Robert Mugabe, who has ruled Zimbabwe for nearly 40 years, has resigned, the speaker of the country’s parliament announced to cheers today.
The speaker read a letter from Mugabe that said he was stepping down immediately, adding that it was a voluntary decision for “the welfare of the people of Zimbabwe and the need for a peaceful transfer of power,” The New York Times reported.
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The Parliament erupted in celebration upon hearing about the departure of Mugabe, the country’s first and only president since its independence from Britain in 1980. Mugabe, at 93, was the world’s oldest head of state and was facing threats of impeachment for allowing his wife Grace “to usurp constitutional power.”
Mugabe’s rule began to unravel earlier this month, when he removed Vice President Emmerson Mnangagwa, who many had hoped would succeed Mugabe as president, from office. The move was widely seen as an endorsement by Mugabe of his wife, the BBC reported.
The military placed Mugabe under house arrest last week, saying his dismissal of Mnangagwa was an attempt to illegally hand over power. The Zimbabwe African National Union–Patriotic, the ruling party, expelled Mugabe as its leader Sunday and gave him until noon to resign as president. Mugabe shocked his country when, in a 20-minute televised speech, he avoided the topic of his resignatoin, and did not say he would step down.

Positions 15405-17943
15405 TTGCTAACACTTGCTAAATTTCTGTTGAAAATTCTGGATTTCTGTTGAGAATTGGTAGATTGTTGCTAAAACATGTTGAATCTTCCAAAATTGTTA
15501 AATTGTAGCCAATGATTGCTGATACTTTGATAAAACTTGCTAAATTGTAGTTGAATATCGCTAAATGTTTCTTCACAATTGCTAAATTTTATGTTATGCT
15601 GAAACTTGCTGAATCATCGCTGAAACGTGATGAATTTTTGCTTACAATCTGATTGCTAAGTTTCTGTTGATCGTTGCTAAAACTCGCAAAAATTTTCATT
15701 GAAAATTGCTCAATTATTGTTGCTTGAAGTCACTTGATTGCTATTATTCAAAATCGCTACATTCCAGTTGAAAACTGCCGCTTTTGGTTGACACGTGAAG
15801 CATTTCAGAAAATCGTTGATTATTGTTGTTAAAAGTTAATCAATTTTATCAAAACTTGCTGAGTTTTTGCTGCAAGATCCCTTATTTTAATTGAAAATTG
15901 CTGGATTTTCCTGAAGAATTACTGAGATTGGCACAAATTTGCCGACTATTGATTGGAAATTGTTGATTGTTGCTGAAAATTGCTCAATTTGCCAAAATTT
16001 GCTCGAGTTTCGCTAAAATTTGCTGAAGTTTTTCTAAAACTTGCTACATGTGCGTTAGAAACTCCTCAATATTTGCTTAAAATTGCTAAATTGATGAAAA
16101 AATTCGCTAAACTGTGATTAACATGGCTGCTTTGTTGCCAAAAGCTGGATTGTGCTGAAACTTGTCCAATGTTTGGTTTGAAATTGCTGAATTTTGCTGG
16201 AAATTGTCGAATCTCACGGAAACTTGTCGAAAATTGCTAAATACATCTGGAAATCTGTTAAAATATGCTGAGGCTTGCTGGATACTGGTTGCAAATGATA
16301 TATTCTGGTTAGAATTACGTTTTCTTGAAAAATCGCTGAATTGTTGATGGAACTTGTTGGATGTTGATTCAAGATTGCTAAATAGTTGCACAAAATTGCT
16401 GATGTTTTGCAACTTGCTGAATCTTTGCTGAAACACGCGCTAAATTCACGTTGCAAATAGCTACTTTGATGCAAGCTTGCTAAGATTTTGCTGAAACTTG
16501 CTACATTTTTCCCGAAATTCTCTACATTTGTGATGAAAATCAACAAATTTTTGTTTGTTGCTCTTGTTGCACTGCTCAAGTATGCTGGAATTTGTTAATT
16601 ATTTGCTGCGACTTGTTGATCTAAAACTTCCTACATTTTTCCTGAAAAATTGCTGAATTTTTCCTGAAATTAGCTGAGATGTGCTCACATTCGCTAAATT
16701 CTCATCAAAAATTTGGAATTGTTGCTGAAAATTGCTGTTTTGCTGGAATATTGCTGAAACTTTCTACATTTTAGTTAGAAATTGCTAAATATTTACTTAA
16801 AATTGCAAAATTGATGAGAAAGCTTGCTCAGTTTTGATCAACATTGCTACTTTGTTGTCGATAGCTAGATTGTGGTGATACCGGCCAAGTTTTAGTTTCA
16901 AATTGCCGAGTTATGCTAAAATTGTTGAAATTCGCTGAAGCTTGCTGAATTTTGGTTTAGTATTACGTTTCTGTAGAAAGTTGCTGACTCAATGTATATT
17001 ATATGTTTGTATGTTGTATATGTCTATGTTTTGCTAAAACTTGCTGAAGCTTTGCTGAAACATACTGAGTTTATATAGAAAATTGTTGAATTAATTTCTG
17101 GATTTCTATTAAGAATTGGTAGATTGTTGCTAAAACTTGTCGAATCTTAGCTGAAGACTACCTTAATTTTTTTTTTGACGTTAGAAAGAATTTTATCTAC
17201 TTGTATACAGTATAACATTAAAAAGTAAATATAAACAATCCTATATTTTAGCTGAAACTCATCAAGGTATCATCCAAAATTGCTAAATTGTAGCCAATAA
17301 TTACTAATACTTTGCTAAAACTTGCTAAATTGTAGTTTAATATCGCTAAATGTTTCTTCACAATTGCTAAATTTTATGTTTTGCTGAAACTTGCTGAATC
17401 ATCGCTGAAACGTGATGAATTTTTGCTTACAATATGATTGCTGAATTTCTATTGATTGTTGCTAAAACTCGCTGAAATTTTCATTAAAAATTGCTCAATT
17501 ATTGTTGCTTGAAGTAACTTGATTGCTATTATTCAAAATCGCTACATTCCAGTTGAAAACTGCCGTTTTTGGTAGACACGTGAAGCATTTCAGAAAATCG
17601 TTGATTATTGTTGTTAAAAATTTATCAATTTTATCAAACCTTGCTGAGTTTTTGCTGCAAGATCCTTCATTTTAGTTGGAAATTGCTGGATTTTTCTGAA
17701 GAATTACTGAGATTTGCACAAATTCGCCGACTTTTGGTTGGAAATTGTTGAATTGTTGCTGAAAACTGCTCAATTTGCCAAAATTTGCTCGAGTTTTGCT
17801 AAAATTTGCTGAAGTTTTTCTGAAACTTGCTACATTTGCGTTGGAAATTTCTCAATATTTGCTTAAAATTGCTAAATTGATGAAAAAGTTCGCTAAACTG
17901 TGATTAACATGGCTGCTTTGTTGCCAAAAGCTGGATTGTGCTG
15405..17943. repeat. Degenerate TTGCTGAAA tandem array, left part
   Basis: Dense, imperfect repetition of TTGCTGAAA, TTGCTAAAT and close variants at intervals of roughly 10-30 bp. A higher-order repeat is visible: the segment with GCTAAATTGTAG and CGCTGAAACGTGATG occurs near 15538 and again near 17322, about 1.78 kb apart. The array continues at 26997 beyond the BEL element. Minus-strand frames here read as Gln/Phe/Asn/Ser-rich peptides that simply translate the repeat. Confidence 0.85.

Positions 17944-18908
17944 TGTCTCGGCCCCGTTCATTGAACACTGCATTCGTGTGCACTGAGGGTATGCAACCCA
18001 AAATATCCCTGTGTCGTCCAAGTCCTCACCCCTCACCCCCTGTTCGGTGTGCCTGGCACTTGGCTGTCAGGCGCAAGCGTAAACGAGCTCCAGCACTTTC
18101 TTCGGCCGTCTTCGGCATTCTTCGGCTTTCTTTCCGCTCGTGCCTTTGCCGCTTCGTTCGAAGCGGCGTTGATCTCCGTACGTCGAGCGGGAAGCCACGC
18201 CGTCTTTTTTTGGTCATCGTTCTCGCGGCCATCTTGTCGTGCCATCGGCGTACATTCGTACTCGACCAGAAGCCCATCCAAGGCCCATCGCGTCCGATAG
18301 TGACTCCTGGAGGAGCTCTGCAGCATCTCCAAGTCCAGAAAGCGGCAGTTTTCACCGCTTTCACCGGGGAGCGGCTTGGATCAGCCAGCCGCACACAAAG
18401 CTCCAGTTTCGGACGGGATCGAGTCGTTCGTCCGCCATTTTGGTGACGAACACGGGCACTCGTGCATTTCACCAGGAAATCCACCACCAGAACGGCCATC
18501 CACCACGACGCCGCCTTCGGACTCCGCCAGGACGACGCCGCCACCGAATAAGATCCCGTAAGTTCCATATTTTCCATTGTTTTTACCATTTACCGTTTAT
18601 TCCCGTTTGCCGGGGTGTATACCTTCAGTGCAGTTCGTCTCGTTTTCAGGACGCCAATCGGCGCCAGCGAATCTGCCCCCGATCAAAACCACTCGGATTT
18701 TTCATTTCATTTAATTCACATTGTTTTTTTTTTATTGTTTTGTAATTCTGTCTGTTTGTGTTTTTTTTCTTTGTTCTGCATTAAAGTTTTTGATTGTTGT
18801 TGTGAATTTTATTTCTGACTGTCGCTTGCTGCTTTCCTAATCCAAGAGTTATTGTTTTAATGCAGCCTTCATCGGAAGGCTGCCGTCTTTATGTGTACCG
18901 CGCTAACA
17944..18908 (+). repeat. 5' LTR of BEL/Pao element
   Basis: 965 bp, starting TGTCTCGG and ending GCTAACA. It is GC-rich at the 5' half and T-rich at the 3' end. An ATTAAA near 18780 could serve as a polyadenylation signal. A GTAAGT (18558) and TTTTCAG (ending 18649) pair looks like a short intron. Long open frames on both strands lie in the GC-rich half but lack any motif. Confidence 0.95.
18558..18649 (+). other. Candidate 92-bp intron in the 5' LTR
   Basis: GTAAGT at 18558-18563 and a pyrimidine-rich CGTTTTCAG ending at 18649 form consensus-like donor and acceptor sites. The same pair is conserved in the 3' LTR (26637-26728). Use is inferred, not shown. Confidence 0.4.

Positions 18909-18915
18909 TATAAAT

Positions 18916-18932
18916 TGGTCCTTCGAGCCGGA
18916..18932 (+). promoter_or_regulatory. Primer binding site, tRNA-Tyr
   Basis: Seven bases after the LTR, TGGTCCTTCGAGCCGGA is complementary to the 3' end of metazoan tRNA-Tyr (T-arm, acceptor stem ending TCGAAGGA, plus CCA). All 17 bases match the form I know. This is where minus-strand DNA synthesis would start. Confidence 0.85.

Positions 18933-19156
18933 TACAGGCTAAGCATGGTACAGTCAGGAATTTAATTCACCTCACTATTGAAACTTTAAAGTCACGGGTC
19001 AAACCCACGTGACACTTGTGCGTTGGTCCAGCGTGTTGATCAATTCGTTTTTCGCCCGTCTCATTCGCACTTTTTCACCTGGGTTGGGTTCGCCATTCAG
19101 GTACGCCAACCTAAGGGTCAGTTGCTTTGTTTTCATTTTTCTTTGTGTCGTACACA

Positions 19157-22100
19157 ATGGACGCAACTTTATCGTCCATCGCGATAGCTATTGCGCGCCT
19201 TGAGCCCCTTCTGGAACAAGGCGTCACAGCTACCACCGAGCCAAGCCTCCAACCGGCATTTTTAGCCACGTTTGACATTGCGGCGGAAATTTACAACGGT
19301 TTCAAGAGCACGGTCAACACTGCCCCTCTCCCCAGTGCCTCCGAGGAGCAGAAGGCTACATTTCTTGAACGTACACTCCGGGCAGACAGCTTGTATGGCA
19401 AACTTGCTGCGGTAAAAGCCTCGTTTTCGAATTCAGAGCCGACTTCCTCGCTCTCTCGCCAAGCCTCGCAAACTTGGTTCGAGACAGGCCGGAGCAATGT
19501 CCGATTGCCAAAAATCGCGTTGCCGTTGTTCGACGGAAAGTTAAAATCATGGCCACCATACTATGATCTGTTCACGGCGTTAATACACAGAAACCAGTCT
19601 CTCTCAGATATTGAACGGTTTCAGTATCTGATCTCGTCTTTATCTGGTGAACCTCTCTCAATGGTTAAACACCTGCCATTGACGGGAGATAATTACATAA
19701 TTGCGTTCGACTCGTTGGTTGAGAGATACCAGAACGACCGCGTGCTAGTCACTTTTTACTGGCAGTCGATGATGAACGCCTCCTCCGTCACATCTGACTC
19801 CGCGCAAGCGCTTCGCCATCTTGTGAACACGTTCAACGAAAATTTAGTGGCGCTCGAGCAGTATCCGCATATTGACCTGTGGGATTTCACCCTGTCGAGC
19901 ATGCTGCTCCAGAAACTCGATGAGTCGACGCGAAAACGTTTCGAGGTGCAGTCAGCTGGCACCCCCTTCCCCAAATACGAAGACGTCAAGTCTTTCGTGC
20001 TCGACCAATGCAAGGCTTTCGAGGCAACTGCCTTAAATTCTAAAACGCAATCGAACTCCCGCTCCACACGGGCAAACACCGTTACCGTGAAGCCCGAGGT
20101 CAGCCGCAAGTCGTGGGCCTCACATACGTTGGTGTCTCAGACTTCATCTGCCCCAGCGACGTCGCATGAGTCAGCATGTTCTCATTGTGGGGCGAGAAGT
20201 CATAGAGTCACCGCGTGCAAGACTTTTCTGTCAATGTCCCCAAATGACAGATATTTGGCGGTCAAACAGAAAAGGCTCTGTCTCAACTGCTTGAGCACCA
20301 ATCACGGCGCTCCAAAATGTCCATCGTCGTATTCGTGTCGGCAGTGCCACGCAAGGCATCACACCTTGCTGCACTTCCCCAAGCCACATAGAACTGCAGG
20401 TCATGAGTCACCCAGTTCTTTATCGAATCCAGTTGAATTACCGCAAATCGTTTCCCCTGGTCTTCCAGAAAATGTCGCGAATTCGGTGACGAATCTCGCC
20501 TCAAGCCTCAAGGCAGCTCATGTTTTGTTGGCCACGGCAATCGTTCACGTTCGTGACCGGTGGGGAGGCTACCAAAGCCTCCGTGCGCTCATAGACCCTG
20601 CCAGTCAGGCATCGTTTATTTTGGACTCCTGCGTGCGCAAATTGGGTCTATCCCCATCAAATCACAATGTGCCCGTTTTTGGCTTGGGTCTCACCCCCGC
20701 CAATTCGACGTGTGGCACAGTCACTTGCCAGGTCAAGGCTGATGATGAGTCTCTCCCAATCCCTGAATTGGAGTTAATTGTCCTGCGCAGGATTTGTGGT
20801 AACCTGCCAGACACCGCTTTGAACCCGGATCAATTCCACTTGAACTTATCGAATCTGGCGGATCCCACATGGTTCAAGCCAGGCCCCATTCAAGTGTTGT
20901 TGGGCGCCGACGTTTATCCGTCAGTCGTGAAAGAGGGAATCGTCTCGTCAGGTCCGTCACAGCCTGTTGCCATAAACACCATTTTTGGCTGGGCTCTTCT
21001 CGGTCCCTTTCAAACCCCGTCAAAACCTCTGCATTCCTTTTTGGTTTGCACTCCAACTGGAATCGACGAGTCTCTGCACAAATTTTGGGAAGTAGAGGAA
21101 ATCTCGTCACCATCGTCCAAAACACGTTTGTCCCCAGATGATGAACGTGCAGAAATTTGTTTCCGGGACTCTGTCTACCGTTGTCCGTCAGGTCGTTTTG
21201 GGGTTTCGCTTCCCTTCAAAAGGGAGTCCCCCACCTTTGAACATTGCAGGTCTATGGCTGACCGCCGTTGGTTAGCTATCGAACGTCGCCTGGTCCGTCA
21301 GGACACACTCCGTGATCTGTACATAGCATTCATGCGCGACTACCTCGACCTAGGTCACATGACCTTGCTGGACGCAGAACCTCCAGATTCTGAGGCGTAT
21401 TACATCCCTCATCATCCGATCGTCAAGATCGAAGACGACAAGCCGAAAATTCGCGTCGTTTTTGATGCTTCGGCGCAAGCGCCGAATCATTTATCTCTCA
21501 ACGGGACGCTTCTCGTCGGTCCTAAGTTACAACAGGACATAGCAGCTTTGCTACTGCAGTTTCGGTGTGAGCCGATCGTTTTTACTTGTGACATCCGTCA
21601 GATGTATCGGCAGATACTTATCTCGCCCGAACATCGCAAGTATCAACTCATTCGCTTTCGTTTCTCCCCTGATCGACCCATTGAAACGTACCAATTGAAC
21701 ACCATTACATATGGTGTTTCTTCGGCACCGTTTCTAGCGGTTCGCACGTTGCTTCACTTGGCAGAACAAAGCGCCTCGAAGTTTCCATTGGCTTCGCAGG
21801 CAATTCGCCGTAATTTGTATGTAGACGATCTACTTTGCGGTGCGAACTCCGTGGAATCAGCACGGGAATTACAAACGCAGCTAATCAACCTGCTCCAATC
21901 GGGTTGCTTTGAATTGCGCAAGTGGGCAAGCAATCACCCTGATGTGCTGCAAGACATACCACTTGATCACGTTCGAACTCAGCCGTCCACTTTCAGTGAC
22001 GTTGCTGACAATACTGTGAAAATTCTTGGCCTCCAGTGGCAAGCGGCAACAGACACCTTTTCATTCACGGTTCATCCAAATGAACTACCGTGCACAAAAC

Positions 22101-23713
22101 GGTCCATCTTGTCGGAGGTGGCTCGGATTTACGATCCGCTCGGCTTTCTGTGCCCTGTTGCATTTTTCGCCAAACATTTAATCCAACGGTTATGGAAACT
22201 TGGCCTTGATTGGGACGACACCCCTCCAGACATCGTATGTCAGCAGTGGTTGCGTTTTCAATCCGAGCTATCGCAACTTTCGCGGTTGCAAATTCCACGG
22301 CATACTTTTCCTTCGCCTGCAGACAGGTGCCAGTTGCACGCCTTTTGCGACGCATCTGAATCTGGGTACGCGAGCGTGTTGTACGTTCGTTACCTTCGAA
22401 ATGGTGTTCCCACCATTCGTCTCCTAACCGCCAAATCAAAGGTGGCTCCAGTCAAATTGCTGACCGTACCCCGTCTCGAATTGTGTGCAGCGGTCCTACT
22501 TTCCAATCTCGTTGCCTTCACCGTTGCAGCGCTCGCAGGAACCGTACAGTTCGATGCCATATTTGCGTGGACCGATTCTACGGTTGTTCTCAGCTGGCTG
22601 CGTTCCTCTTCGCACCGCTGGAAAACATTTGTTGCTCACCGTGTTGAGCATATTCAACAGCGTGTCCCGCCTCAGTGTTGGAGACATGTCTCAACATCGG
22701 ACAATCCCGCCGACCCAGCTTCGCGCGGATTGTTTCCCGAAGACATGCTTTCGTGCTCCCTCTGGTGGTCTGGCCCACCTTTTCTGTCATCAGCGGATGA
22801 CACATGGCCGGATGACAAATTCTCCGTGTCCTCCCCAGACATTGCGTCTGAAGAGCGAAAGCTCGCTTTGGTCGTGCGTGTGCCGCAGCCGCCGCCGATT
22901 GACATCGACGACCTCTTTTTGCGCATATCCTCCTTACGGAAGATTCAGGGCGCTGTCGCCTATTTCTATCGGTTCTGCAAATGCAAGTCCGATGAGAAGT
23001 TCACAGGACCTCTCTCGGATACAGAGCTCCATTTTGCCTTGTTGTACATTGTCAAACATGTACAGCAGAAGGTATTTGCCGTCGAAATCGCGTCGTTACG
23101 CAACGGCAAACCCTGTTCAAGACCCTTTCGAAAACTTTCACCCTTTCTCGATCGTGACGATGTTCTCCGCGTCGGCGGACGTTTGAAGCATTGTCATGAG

For 37 years, Mugabe’s government turned a “once-rich country into a place where people queue outside the banks to collect enough cash to buy bread,” Martin Geissler of Independent Television News reported from the capital of Harare, days before the resignation announcement. Mugabe, over the decades, also wielded his power to take down and quiet any dissenters.